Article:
Cheers !

http://en.wikipedia.org/wiki/Nag_Tibba
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Old 18th October 2012, 19:55   #13
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A wonderful photologue indeed. Must salute your spirit, more so for the fact that even after such hectic climb down you decided to drive back to Delhi.
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Old 18th October 2012, 22:04   #14
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Quote:
Originally Posted by Ironhide View Post
Beautiful travelogue rajacs! And lovely pictures too - kudos ! Reminds me of a trek we did a long time back in the Garhwal Himalayas - the Nagtibba trek. It's a 8 Km trek of moderate grade right up to the summit of Nagtibba peak. We had carried tents and stayed at the base and went up the peak & came down the same day. seeing the avid trekker you are , you may consider this trek sometime in the future. This too is within drive-able distance from Delhi. Happy trekking !

Cheers !

http://en.wikipedia.org/wiki/Nag_Tibba
Thank you for the the appreciation and the tip.

I did trek to Nag Tibba in Feb this year
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It is a great place to trek to and can be done in a day from Mussoorie.
My colleague and I did the Nag Tibba - Flag Hill - Lal Tibba circuit from Landour.

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We returned to Delhi via Dhanaulti which had snow even in Late February. I was on my colleagues Punto (instead of my usual Fabia) and it was fun driving through snow.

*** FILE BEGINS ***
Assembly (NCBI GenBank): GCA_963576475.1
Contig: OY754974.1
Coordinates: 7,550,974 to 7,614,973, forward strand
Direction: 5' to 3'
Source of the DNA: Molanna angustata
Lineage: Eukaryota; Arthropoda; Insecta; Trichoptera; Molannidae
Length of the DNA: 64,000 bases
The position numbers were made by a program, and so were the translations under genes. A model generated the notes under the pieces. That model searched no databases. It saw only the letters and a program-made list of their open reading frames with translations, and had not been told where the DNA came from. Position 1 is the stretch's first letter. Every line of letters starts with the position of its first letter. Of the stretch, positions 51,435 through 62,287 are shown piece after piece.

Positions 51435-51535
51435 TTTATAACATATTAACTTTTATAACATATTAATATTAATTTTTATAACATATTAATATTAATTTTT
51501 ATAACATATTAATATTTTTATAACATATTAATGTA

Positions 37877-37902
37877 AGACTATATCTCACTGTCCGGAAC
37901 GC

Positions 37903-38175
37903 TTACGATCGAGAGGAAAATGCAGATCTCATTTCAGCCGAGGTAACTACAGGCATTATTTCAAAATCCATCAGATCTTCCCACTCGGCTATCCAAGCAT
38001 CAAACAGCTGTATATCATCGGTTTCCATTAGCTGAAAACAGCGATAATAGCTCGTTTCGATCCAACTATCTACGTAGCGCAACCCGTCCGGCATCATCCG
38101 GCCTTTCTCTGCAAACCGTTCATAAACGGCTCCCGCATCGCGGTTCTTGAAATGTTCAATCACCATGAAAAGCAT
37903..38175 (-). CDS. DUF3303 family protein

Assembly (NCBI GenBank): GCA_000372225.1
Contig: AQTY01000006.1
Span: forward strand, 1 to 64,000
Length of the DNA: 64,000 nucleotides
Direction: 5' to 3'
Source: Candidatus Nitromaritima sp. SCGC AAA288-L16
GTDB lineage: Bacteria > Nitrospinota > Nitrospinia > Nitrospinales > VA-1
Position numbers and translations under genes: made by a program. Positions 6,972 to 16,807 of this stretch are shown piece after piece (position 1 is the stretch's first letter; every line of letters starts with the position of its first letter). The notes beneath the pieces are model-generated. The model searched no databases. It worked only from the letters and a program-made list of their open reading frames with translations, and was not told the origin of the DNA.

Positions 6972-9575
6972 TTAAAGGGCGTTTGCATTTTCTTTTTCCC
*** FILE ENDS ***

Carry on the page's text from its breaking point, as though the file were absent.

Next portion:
Quote:
Originally Posted by anandjha View Post
A wonderful photologue indeed. Must salute your spirit, more so for the fact that even after such hectic climb down you decided to drive back to Delhi.
Thanks.
I don't know what I enjoy more... Driving in the hills or trekking in the hills.
So it was fun all the way.

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Last edited by Technocrat : 19th October 2012 at 01:40. Reason: Please read the note in your post, thanks
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Old 19th October 2012, 13:19   #15
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Default Re: Trekking to Churdhar - A short photologue

Excellent trip and trek. I have done extensive treks in this region along with camping. You did the most strenuous trek route to Churdhar. A few corrections I would like to point out:
1. The best trek point is not Chaupal but Sarain on the other side of the mountains.
2. The dogs are a mix of Bhutia and Gaddi breeds and do quite well in winters, infact its the temperature more than about 20-25 degrees, what kills them, lol.
3. The locals told you correctly. In those parts as long as there is a track the road is "fine". lol.

Another route is carrying onto Haripurdhar and onto Meenus and thereafter you can drive through Dakpathar-Vikasnagar-Herbertpur-Saharanpur-Delhi or take Shillai-Sataun-Paonta Sahib-Yamunanagar-Karnal-Delhi.

The area is yet to be explored and its full tourist potential realised. If you are fond of treks next time try the following: Solan-Rajgarh-Habban from here trek to Sarain through Pulvahal. You can then either retrace your route back or take a bus back to Rajgarh from Nerwa. Nerwa can be reached on foot from Sarain.